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The Philadelphia College of Pharmacy and the 1918 Influenza

By Joel Tannenbaum, PhD

Published on May 17, 2021

influenzaAs World War I reached its conclusion, a deadly strain of influenza reached Philadelphia’s Naval Shipyard. On September 28, 1918, hundreds of thousands of people flooded Broad Street for the Liberty Loans Parade, a super-spreader event that would transmit the “Spanish flu” across the city. Within 24 hours, hospital beds were full. More than 10,000 died in October alone.

When disaster struck, Philadelphia College of Pharmacy’s trustees jumped to action. The college  was already involved in the war effort, training hospital corpsmen for the U.S. Navy, but now, an evolving public health emergency, meant the college must take on new responsibilities.

On October 1, 1918,  Professor Julius W. Sturmer proposed the suspension of afternoon classes, “until the grippe epidemic had been brought under control.” This would help to mitigate “the desperate situation in many Philadelphia drug stores, where the dirth (sic) of trained help makes it difficult to supply the medicines now so badly needed.” The motion passed. Classes ended at noon.

ThesisThe following day, the Inquirer reported that students of the College would “be given a chance to lend assistance to druggists of the city and vicinity.” According to a contemporary report from the National Association of Retail Druggists, the situation was dire. 

“The epidemic of the Spanish influenza has made the retail druggists of Philadelphia work overtime to get out the prescription work. Many stores, being shorthanded, closed all other departments and confined their work to prescriptions only. The demand for certain drugs has practically depleted the stock of the wholesale druggists, and the retailers are experiencing hardships in securing the many drugs used in the compounding of prescriptions. In other words, the jobbers were swamped with orders, and many retailers were held up four and five hours waiting for their orders to be filled.”

Influenza in PhillyLater a graduate of the Class of 1919 remembered, “We who joined in P.C.P.’s forces were made to feel that we were able to render service probably equal to that of those engaged in actual warfare.”

Another recorded his experiences in vivid prose: “The most conspicuous symptoms of ‘Spanish Influenza’ were the bursting headache, the soreness of the eyeballs and the teeth and the severe muscular pain, the profuse perspiration without the mitigation of the heat and catarrhal fever.”

A few weeks later, the trustees determined that afternoon classes would resume. Dean Charles LaWall commended students: “To those of our students who have nobly helped fight the battle against the influenza, the community is indebted, but like many other noble deeds in these times, the reward will mostly come in the consciousness of work well done and duty unshirked.”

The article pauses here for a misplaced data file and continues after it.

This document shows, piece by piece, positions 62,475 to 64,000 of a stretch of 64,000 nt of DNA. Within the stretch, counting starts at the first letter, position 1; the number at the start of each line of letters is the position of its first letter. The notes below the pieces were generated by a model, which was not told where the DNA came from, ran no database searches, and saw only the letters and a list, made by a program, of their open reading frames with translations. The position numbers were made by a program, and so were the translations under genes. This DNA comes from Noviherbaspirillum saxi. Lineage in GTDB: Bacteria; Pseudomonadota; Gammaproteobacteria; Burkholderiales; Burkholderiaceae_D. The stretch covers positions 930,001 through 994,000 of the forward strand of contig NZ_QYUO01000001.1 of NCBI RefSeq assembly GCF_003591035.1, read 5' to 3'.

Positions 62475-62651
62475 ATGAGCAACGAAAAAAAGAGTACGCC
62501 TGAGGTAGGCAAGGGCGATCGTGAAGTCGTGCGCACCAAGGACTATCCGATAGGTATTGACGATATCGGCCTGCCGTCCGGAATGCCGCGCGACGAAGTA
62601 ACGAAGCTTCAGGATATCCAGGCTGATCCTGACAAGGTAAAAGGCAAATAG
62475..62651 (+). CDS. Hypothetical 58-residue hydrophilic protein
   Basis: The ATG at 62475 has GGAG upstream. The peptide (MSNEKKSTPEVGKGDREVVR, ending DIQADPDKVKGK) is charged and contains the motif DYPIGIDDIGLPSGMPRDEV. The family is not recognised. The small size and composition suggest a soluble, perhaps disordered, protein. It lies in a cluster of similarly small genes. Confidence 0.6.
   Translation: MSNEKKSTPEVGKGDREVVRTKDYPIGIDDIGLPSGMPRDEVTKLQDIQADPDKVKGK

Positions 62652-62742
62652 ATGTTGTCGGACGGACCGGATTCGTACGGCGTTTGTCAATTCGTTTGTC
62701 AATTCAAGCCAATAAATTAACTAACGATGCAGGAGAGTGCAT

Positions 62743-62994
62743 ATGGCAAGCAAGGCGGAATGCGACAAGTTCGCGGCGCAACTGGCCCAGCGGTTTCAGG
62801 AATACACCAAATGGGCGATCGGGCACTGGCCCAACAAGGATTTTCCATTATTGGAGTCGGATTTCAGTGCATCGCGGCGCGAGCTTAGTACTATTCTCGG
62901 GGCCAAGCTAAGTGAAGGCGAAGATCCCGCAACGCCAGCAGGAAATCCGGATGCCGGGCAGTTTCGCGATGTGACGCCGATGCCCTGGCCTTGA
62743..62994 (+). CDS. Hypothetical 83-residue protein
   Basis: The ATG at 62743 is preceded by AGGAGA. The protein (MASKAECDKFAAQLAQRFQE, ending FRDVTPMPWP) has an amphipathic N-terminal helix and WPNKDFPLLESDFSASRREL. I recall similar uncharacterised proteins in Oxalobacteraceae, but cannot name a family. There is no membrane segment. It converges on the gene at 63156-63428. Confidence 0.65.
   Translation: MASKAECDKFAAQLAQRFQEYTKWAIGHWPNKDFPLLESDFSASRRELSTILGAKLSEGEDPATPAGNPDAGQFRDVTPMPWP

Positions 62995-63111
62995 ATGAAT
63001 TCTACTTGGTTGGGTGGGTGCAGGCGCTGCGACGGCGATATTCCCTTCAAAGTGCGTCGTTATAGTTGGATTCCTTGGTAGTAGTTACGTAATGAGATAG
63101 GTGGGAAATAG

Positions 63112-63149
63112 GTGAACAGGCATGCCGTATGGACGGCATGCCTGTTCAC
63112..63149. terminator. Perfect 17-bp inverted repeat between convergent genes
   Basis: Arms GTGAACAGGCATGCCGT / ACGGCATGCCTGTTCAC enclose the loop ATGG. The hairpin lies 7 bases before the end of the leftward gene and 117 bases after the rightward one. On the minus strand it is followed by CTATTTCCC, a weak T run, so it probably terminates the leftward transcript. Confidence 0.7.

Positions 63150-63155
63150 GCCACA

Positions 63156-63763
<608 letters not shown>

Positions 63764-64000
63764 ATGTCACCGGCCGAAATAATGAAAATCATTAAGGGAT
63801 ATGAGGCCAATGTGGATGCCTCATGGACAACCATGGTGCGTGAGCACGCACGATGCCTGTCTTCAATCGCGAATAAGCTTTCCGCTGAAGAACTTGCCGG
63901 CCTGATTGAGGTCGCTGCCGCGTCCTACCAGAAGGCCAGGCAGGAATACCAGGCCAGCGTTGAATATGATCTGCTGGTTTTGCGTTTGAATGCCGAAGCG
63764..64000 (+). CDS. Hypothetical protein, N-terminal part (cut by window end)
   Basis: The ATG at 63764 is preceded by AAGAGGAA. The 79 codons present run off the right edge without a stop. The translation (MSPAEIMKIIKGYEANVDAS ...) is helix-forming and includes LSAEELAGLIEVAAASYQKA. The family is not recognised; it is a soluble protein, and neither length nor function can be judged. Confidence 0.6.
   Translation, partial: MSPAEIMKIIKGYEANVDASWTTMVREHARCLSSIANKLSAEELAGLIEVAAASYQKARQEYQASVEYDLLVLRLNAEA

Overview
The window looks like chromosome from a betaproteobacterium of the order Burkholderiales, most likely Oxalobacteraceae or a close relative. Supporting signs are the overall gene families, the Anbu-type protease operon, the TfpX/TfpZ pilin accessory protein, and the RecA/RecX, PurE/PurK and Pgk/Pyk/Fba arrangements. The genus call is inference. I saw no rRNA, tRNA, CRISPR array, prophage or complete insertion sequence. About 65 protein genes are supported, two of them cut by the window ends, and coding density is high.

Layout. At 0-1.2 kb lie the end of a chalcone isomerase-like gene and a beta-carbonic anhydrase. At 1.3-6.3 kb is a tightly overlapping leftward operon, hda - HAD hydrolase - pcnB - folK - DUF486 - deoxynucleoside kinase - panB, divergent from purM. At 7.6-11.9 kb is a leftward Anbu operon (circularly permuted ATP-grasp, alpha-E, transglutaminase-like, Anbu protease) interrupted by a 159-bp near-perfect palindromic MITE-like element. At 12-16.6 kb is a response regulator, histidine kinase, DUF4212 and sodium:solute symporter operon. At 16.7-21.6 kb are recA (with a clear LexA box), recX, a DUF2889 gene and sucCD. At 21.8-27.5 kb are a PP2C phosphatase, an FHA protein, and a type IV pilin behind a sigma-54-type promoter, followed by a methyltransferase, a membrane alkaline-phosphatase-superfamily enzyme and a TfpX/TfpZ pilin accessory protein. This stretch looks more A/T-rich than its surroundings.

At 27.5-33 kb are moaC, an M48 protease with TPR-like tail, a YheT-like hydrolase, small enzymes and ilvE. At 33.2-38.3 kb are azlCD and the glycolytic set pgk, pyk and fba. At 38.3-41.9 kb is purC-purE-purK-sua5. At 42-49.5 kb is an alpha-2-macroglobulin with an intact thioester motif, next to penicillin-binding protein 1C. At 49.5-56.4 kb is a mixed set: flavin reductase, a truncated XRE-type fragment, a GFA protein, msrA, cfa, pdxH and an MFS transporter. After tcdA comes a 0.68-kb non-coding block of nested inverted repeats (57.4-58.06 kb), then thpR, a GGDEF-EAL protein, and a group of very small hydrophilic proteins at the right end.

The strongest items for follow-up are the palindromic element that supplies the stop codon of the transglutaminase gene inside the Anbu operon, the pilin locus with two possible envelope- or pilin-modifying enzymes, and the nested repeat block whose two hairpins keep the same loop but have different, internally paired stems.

To those of our students who have nobly helped fight the battle against the influenza, the community is indebted, but like many other noble deeds in these times, the reward will mostly come in the consciousness of work well done and duty unshirked.

-- Charles LaWall, Dean

A future president of the College, Wilmer Krusen, stood at the epicenter of the city’s response to the pandemic. Krusen, an obstetrician, had been named Philadelphia Public Health Commissioner in 1916. An innovative and energetic public health official, he opened emergency hospitals on the day the first cases were announced and in the weeks that followed, supplemented the state’s ban on public gatherings with orders to close schools and places of worship.

Krusen commandeered a City Hall telephone exchange to coordinate hospitals and law enforcement, and enlisted thousands of nuns from the Archdiocese of Philadelphia as medical volunteers. Once the critical phase of the pandemic had passed, he steered the city’s efforts towards research into the disease. 

A graduate of the Class of 1920 remembered:

“The appeal of Dr. Krusen for aid met with a magnificent response from the physician, nurse and pharmacist. Then it was that the pharmacist was lifted from the sordid plane of the business man to that of the self-sacrificing member of a profession whose doctrine is service to suffering humanity, no less than that of a physician and nurse. There was no talk of fancy salaries then. All leaped as one into the gap and labored with scarcely any rest to minister to the needs of the people. To those that fell ill in the struggle we yield them the silent homage that the living pay to the heroic dead.”


“Enlisted Man Dies,” Philadelphia Inquirer, Oct. 2, 1918. 

“Classes to Go On,” Philadelphia Inquirer, Oct. 26, 1918. 

England, Joseph, ed. The First Century of the Philadelphia College of Pharmacy, 1821-1921. Philadelphia College of Pharmacy, 1922.

Higgins, Jim. An Epidemic’s Strawman: Wilmer Krusen, Philadelphia’s 1918-1919 Influenza Epidemic, and Historical Memory, The Pennsylvania Magazine of History and Biography, vol. 144, no. 1, 2020, pp. 61-88.

National Association of Retail Druggists. National Association of Retail Druggists Journal, vol. 27, 1918, p. 16.

Philadelphia College of Pharmacy. The Graduate: 1919, Philadelphia College of Pharmacy, 1919.

Philadelphia College of Pharmacy. The Graduate: 1920, Philadelphia College of Pharmacy, 1920.

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